Bulletin #45: Ongoing shortages undermine right to health

This fortnight  

The Executive Board of the World Health Organization (WHO) closed another meeting with the outlook of continuing discussions on the International Health Regulations and the Pandemic Treaty. Jyotsna Singh from the People’s Health Movement talks about the ways in which the pandemic has influenced these discussions in a new video interview.

A severe shortage of doctors has reached new highs in Egypt. The shortage has been exacerbated by factors such as low salaries and poor working conditions. It is impacting access to care for patients, and raises questions about how problems related to the health workforce are being addressed.

In the United States, the infant formula shortage has reached its one-year mark. Parents across the country are still facing difficulties in finding the formula their babies need, with high costs for those who can find it. We explore the reasons behind the shortage and its impact on families.

Turkey is struggling in the aftermath of two strong earthquakes which occurred at the beginning of February. Health workers and public health experts remain concerned about the long-lasting consequences of the earthquakes, and Cuban health workers have arrived to the affected areas to support care delivery.

Health workers in the United Kingdom are taking action to demand better working conditions and patient care. The latest announcement has come from junior doctors, who are planning to go on strike mid-March.

The last episode of the Global Health Watch podcast brings reflections by Remco Van de Pas and Sulakshana Nandi on Universal Health Coverage and Primary Health Care.

In Data speaks, we turn our attention to maternal health, with a report by the United Nations that shows major setbacks in global efforts to reduce maternal mortality. The COVID-19 pandemic has made it even more difficult for women to access essential healthcare services, leading to worrying trends in maternal health.

Video: At World Health Organization, the future of health care is being decided, and contested

Jyotsna Singh of the People’s Health Movement talks about the key debates at the World Health Organization that will frame the future of health care policy and the concerns raised by countries of the Global South

Egypt’s shortage of doctors reaches new highs

In 2022, over 4,000 doctors in Egypt’s public health system resigned from their jobs as salaries remained low and working conditions exhausting

One year of baby formula shortage in the US

Families in the US are struggling with the effects of an infant formula shortage caused by over-reliance on commercial milk formula producers and absence of support for breastfeeding and human milk banks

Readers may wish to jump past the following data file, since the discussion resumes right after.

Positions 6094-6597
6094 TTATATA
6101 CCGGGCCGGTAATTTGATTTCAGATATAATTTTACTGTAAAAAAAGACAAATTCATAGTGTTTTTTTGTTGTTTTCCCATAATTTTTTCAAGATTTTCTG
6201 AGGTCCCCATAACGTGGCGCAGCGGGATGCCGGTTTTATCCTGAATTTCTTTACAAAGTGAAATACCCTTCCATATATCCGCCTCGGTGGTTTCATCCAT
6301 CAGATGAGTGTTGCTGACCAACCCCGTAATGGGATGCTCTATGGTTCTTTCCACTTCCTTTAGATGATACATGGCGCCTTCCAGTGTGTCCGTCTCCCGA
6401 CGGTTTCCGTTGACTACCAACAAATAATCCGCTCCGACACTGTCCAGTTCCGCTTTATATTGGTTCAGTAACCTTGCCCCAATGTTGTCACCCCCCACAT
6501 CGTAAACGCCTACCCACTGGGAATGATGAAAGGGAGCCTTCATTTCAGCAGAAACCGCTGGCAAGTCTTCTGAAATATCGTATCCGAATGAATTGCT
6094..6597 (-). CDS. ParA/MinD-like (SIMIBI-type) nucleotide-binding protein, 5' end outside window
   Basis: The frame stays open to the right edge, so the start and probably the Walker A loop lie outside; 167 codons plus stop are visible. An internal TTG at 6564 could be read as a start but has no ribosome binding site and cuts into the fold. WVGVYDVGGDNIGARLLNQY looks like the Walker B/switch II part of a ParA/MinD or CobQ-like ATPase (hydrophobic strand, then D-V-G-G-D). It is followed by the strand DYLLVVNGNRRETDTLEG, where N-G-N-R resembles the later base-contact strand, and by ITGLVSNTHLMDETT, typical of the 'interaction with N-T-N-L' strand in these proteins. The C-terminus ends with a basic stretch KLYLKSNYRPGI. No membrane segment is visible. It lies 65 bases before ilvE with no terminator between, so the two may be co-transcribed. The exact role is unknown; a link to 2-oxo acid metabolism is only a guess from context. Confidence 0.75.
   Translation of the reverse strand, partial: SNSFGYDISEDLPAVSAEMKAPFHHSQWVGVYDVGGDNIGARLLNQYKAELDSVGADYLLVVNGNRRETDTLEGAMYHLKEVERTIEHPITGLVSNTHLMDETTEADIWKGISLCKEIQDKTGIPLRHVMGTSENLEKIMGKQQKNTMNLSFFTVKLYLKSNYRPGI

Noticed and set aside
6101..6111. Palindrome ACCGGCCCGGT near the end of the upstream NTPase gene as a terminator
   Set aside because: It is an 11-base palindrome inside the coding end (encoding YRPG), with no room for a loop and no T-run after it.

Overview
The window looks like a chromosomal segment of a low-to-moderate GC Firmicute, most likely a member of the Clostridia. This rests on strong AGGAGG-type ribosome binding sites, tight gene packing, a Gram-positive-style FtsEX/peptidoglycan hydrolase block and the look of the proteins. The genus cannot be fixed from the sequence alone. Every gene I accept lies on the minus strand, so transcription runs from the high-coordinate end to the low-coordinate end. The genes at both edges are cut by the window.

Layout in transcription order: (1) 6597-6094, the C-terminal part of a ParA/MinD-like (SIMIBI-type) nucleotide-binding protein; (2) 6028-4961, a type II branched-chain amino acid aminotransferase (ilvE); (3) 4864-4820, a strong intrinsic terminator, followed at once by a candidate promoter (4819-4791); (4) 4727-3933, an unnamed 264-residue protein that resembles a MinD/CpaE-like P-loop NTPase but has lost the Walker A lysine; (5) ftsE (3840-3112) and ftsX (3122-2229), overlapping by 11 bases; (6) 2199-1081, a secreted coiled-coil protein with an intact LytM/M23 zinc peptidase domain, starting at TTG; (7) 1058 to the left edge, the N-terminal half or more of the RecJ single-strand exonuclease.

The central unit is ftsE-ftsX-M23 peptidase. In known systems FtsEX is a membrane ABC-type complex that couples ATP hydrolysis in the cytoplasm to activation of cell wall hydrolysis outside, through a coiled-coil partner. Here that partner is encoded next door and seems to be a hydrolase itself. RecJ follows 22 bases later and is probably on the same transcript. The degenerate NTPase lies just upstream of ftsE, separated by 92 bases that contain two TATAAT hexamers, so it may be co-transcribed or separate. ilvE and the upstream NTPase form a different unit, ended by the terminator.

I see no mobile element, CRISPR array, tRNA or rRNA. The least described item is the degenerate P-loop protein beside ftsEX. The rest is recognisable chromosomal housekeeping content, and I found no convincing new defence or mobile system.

Death toll from earthquake may touch 100,000

Dr. Vedat Bulut of Turkish Medical Association talks about how the situation in Turkey worsened because of lack of preparedness from the government’s end.

Short reads

New UN report shows major setbacks in maternal health

The numbers from a report by UN agencies indicate that after progress had been made in the period from 2000 to 2015, maternal mortality indicators stagnated in the four years that followed

Health workers’ actions in UK escalate as junior doctors announce strike

Junior doctors from the British Medical Association are the latest in line to announce industrial action over government disregard and deterioration of working conditions

Cuban medical brigades bring relief to earthquake-hit areas of Turkey

Cuban health workers on an open-ended mission in Turkey provide primary health care and surgeries to residents of earthquake-hit areas of the country

Global Health Watch podcast

Universal Health Coverage

The final episode of the GHW6 podcast series features Remco Van de Pas and Sulakshana Nandi. They provide an up-to-date analysis of the global state of the debates around Universal Health Coverage and Primary Health Care, finding that UHC is everywhere and PHC has become stuck in the margins.

Data speaks

Source: Trends in maternal mortality 2000 to 2020: estimates by WHO, UNICEF, UNFPA, World Bank Group and UNDESA/Population Division. Available at: https://www.who.int/publications/i/item/9789240068759

After an initial reduction in maternal mortality rates between 2000 and 2015, maternal health indicators stagnated in the four years that followed. In 2020 alone, 287,000 women died during pregnancy or childbirth, with high regional disparities still dominating the map. Sub-Saharan Africa recorded 70 percent of all recorded maternal deaths. Nigeria accounted for more than one fourth of the global number of maternal deaths, with 82,000 women losing their lives at childbirth or during pregnancy.

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